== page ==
Dietitian shares strategies to prepare healthful meals that won't strain budget

By Marissa Harshman, Columbian health reporter

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Where do you purchase groceries?

  • National supermarkets (Safeway, Albertsons, Fred Meyer). 28%
  • Smaller specialty stores (New Seasons, Whole Foods, Chuck’s Produce). 14%
  • Discount retailers/grocers (Walmart, Target, WinCo, Grocery Outlet). 45%
  • I follow the sales. 13%

236 total votes.

Shopping tips

Here are a few more shopping tips from dietitian Stasha Hornbeck:

Shop the perimeter. The perimeter tends to be where you find fresh, whole foods. The inner aisles of the store typically house more processed foods.

Check produce stickers. If you’re curious where your produce was grown, check the sticker. The stickers usually indicate where the food came from.

Shop sales. Rather than going to the store with specific produce in mind, buy the fruits and vegetables that are on sale.

Skip the sweetened beverages. Liquid calories don’t register the same satiety as calories in food. That means you’re consuming calories and not feeling full.

Feeding a family can be expensive.

Choosing healthful foods over convenient foods can, at times, make the grocery bill even bigger.

But, according to Kaiser Permanente registered dietitian Stasha Hornbeck, feeding your family a nutritious meal using fresh foods doesn't have to break the bank.

"A lot of convenient meals can be recreated at less cost," she said.

Hornbeck explained how it's possible during a recent shopping trip at an area WinCo Foods store. WinCo stores carry a wide variety of foods and produce and have a robust bulk foods section. The stores are budget-friendly, making eating healthful foods and recreating convenient meals more affordable, she said.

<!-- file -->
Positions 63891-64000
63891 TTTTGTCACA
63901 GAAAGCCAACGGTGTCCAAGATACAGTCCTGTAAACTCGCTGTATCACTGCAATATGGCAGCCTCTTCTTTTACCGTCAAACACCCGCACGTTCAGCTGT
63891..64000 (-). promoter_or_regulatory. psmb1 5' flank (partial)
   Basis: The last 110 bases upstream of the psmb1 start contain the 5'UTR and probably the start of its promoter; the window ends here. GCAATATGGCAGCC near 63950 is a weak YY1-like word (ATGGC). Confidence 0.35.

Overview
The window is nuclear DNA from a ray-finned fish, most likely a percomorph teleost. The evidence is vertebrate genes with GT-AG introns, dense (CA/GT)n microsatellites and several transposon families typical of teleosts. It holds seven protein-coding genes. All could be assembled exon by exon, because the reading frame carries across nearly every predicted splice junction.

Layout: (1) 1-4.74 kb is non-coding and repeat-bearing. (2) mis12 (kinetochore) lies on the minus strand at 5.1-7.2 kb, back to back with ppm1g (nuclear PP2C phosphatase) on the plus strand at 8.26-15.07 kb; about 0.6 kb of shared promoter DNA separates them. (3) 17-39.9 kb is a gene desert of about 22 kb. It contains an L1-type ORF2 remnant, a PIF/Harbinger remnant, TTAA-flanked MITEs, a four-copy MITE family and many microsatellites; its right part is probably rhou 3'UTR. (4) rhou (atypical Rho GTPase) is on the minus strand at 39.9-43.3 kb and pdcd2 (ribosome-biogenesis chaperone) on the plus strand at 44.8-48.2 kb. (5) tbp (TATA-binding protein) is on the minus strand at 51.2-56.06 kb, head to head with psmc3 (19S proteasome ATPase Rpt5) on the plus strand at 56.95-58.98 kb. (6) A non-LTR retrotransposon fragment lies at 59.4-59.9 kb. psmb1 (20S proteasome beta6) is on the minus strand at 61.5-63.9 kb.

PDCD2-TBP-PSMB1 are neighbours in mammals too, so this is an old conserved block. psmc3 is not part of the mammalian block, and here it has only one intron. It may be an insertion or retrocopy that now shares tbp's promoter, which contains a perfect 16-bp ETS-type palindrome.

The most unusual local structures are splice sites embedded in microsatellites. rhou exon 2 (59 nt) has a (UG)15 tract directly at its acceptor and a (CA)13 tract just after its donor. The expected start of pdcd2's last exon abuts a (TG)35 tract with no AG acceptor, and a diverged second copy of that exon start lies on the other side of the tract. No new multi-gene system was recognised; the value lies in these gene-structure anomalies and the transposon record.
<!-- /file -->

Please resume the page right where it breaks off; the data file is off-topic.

Hornbeck shared the following advice for feeding a family a healthful meal while staying within a budget.

Fruits and veggies

Hornbeck often hears people complain about produce going bad before it's eaten. Selecting the fruits and vegetables with a longer shelf life will cut down on waste, Hornbeck said.

Onions, celery, cucumber, apples, pears, bananas, hearty lettuce (such as romaine) and root vegetables are examples of produce with fairly long storage life, she said.

When buying produce, keep the serving size in mind. At WinCo, a 4-pound papaya will cost a shopper nearly $6. While that might seem like a steep price, that one fruit can be chopped up into several servings, Hornbeck said.

Another piece of advice: Buy in season. Produce that's in season is more affordable because it hasn't been shipped to local stores from faraway countries, Hornbeck said.

A quick Google search can tell you what fruits and vegetables are in season, she said. During spring, in-season produce includes asparagus, green onion, lettuce, leeks, radishes, mushrooms, potatoes and strawberries.

The produce section, in general, offers foods loaded with fiber, which makes you feel full when eating, Hornbeck said. High-fiber foods will not only fill you up faster and but will keep you feeling full longer, she said.